The Obama administration is postponing the federal health care law’s insurance mandate for employers next year, in a major concession to the business community and lawmakers who have become increasingly vocal about the law’s potential to damage a slowly recovering economy.
The announcement doesn’t affect the main coverage tools in the law — the individual mandate and the new subsidized insurance markets. But it could boost the cost of the law if more people end up seeking subsidies instead of getting covered on the job.
The delay, revealed just as the administration was stepping up efforts to educate the public about enrollment this fall, is at least partial proof of what Republicans have been predicting for months: that the health law is way too complex to be ready to go live in 2014. And that’s a message that may well resonate all through next year - including the 2014 midterm elections.
Those GOP critiques picked up immediately.
“Obamacare costs too much and it isn’t working the way the administration promised,” Senate Republican Leader Mitch McConnell (R-Ky.) said after Treasury announced the one-year delay. “And while the White House seems to slowly be admitting what Americans already know, and what I hear consistently in my travels around Kentucky regarding the regulatory burden on employers, the fact remains that Obamacare needs to be repealed and replaced with common-sense reforms that actually lower costs for Americans.”
Speaker John Boehner’s press secretary Brendan Buck tweeted simply: “Obamacare. Such a train wreck.”
“Absolutely thrilled by #ObamaCare delay,” Republican operative Brad Dayspring tweeted. “Will help #GOP candidates across the board in 2014. Debate will be a repeat of 2010.”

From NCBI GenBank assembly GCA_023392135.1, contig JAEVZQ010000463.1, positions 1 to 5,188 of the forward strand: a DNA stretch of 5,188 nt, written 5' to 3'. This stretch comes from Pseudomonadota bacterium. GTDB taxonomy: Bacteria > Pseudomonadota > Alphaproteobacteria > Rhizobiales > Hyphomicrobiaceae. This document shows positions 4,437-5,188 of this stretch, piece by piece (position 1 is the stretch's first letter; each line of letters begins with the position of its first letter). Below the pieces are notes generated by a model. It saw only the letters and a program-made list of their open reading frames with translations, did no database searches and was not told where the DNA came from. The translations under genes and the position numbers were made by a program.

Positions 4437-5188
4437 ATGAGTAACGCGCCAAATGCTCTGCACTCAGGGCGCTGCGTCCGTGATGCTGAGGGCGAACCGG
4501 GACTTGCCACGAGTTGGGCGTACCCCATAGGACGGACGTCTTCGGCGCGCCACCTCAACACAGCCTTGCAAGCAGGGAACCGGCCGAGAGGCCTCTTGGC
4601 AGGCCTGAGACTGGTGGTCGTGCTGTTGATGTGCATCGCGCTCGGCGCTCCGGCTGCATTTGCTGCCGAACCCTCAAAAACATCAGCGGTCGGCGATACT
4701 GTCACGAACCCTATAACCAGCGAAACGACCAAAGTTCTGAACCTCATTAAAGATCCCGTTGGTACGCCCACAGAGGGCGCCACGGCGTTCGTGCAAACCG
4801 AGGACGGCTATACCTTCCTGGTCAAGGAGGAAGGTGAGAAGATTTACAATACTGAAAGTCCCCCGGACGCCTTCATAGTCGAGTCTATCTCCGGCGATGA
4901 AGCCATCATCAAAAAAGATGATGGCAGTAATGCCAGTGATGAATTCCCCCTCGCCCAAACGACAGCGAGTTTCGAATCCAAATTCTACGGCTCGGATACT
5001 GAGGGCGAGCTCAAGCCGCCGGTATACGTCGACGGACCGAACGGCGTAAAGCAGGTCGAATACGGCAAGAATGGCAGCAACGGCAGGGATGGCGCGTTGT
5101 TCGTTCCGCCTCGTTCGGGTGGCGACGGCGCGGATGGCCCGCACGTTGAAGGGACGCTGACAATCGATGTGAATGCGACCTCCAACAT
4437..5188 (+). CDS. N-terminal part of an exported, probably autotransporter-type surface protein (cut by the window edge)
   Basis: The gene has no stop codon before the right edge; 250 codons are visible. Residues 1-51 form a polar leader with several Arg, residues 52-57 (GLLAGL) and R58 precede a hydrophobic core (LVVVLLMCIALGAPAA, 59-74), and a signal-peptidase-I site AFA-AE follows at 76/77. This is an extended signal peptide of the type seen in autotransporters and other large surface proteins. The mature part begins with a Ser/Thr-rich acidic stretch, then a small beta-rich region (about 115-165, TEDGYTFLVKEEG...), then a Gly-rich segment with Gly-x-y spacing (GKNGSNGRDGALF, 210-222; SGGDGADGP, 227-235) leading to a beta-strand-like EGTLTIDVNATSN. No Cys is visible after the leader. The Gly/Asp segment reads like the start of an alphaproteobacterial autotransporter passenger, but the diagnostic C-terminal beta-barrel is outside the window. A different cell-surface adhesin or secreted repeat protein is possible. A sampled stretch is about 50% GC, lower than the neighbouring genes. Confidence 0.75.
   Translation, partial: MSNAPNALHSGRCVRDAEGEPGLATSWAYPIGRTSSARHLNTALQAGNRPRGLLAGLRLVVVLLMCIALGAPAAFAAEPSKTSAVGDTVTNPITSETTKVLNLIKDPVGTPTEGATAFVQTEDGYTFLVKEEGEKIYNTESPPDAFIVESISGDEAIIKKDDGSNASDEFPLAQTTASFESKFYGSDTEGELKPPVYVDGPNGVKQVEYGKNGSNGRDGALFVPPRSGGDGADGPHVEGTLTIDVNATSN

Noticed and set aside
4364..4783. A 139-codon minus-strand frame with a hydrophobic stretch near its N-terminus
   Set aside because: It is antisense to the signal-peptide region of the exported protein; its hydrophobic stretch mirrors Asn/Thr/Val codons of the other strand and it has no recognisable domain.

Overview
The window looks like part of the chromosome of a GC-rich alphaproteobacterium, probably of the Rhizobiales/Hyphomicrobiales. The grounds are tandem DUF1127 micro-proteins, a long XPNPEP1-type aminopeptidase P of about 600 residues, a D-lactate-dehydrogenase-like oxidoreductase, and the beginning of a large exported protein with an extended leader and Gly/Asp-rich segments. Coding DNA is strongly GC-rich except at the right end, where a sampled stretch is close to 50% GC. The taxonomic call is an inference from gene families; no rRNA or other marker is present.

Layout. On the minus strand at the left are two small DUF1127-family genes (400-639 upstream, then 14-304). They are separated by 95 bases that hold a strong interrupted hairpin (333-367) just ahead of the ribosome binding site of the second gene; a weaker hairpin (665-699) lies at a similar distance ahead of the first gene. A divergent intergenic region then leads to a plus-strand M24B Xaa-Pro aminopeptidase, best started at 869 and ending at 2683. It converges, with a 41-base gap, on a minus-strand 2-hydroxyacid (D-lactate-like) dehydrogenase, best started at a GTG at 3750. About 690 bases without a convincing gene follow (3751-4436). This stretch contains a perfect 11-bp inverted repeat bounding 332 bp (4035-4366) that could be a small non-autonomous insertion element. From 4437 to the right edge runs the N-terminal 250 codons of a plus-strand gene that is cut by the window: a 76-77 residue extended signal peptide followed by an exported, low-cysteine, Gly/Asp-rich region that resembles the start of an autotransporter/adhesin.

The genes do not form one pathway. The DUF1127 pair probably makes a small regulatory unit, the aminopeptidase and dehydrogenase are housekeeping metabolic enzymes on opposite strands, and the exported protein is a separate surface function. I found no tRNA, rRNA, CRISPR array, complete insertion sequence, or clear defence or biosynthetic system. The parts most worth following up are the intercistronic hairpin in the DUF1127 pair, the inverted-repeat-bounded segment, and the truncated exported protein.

The Treasury Department, which is in charge of the employer mandate, said it recognized that the steps businesses have to take to show they were complying with the rules were complex and a burden. Treasury said it would try to streamline them over the next year.
There will be no penalties in 2014 for businesses that don’t cover workers. Most large businesses do cover their workers. Small businesses, with fewer than 50 workers, were already exempt from the rule.
The delay was announced as Washington was already emptying for the July 4 holiday. It comes in the shadow of a mounting pile of criticisms of the employer mandate. There’s been a push by some business groups and lawmakers so that only people workig 40 or more hours a week would be covered. The health law currently says 30 hours is full time, and some businesses and more recently, school districts, have complained that they would have to cut their employees hours to escape the mandate penalties.
The move is also likely to raise the prices tag of Obamacare by making more people eligible for subsidies, namely those whom employers would have covered under the threat of penalties under the law. Employers with 50 or more “full-time equivalent” employees were required under law to provide affordable insurance or else pay $2,000 per year penalty per employee.
The employer mandate’s penalties were expected to reduce the deficit by $5 billion in 2014, according to a Congressional Budget Office estimate published in February.
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